From Publishers Weekly
Returning to the territory he mined so well in Martini Shot
and Hot Plastic
, Craig pens a rollicking if formulaic tale of a father coming to terms with his past and a daughter confronting her demons as they go on the lam from a Tijuana drug cartel. After shooting her mob-boss boyfriend, Jonah, in the midst of a drug heist, Lydia Carson turns to the only person she has left to trust--her Hell's Angel-with-a-heart-of-gold father, John Link. Lydia and John have been estranged more than a decade while he's been doing time for homicide. Raised by her mother and a series of grotesque stepfathers, Lydia has fallen into an ever-deepening cycle of drug abuse and delinquency. But together father and daughter dodge the cops, who want Lydia in connection with a murder she didn't commit, as well as Jonah's old gang, who want revenge for reasons unclear until the end, all the while making up for those lost years. As with Craig's previous books, this is, at heart, an exploration of what it means to be family. After John gives Lydia her first lesson on driving a motorcycle, he realizes that "all the weight of his own history... could finally have a purpose" if only he can help his daughter out of the mess she's made. It's moments like this that raise the book above its Hollywood cliché plot and make it an engaging, affecting read.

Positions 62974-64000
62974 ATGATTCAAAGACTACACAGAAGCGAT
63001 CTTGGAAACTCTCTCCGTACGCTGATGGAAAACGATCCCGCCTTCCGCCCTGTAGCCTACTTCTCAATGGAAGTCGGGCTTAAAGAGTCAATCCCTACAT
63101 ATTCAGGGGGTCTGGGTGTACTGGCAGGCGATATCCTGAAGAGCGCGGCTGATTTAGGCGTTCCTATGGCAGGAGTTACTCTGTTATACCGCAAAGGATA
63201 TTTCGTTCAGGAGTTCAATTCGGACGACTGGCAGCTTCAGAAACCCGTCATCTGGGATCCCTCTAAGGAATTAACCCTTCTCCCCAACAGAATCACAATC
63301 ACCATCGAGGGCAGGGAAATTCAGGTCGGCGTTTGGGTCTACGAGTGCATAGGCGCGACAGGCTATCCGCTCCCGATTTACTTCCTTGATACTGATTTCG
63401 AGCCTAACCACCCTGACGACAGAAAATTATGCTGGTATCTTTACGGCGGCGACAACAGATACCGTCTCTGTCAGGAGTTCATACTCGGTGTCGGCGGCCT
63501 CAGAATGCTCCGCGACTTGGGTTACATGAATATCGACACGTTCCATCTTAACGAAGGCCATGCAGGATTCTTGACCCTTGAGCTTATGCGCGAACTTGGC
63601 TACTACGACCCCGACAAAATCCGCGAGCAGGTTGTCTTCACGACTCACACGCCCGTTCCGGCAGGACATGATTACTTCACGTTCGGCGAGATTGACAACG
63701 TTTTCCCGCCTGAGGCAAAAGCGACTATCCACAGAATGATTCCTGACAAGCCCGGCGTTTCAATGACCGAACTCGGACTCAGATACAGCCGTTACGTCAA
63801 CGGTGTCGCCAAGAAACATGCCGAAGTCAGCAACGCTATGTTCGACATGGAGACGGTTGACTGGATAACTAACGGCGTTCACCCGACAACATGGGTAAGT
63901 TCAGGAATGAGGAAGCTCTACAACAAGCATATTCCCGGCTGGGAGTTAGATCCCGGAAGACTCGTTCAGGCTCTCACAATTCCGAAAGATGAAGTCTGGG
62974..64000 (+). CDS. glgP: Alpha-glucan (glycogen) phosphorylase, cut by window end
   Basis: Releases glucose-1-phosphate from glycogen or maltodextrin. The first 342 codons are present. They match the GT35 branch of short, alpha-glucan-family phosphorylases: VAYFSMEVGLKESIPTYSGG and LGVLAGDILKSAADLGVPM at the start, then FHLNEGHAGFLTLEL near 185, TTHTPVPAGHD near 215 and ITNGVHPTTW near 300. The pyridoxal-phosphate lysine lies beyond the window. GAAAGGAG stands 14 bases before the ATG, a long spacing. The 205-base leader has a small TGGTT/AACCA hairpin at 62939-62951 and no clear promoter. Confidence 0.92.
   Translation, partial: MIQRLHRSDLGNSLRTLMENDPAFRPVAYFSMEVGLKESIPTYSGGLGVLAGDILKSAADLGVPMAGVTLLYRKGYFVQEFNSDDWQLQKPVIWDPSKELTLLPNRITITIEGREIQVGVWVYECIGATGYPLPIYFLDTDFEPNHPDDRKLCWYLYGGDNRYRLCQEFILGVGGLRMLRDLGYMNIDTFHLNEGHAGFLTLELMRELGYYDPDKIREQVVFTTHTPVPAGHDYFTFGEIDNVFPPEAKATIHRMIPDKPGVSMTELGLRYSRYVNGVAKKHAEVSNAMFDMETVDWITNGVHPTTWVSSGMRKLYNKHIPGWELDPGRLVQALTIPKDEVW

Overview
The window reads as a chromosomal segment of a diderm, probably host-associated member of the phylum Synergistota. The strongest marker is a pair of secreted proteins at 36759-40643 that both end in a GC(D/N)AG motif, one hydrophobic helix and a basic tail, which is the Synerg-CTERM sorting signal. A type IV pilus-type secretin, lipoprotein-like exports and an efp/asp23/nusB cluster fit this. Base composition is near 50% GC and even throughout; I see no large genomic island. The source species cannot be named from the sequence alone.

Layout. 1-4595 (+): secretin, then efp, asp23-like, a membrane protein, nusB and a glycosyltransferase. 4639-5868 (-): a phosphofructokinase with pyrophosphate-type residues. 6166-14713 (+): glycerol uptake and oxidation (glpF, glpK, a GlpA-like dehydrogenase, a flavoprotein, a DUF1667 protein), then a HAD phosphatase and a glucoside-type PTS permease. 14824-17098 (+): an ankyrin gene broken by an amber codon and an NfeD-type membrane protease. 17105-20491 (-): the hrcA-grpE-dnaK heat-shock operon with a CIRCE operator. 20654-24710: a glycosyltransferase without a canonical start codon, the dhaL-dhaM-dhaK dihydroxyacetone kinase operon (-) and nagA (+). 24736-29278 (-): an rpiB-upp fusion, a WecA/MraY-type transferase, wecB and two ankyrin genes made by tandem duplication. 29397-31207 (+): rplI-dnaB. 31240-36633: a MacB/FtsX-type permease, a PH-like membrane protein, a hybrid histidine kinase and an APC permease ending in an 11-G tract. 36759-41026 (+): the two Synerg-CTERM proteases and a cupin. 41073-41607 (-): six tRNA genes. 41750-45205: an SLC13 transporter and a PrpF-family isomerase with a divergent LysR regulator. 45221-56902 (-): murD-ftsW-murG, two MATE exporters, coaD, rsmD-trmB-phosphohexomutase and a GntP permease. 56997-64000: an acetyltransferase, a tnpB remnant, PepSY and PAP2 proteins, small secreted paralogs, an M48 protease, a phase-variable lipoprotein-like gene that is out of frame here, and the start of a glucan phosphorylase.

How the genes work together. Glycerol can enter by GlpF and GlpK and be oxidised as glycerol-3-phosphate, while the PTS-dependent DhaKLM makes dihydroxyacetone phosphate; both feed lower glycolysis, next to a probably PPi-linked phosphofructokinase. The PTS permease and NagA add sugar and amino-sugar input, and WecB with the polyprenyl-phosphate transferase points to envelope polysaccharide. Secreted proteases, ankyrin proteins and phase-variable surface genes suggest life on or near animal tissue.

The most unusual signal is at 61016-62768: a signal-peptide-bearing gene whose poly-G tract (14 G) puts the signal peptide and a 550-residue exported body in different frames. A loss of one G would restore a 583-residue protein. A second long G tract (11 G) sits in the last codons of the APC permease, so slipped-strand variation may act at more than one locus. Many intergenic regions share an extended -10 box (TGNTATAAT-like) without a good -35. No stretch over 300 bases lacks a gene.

Copyright © Reed Business Information, a division of Reed Elsevier Inc. All rights reserved.
Lydia Carson, age 17, has managed to get herself mixed up with the wrong people: her boyfriend, an older man, is obviously not on the right side of the law. When he takes her along on a job and then insists that Lydia shoot someone (as a character-building exercise), Lydia does exactly that--but instead of the intended victim, she shoots her boyfriend. Now, on the run from his colleagues (cohorts?), she turns to the only person who can help: her long-estranged father, newly sprung from prison and trying to turn his life around. Unfortunately, the only way to protect his daughter is to plunge right back into his old life. This father-and-daughter tale, recast as a fast-paced thriller, solidifies the author's reputation as a writer with a fresh and vivid point of view. Its theme of family reconciliation will especially appeal to readers who like their thrillers to be about more than just good guys and bad guys. David PittCopyright © American Library Association. All rights reserved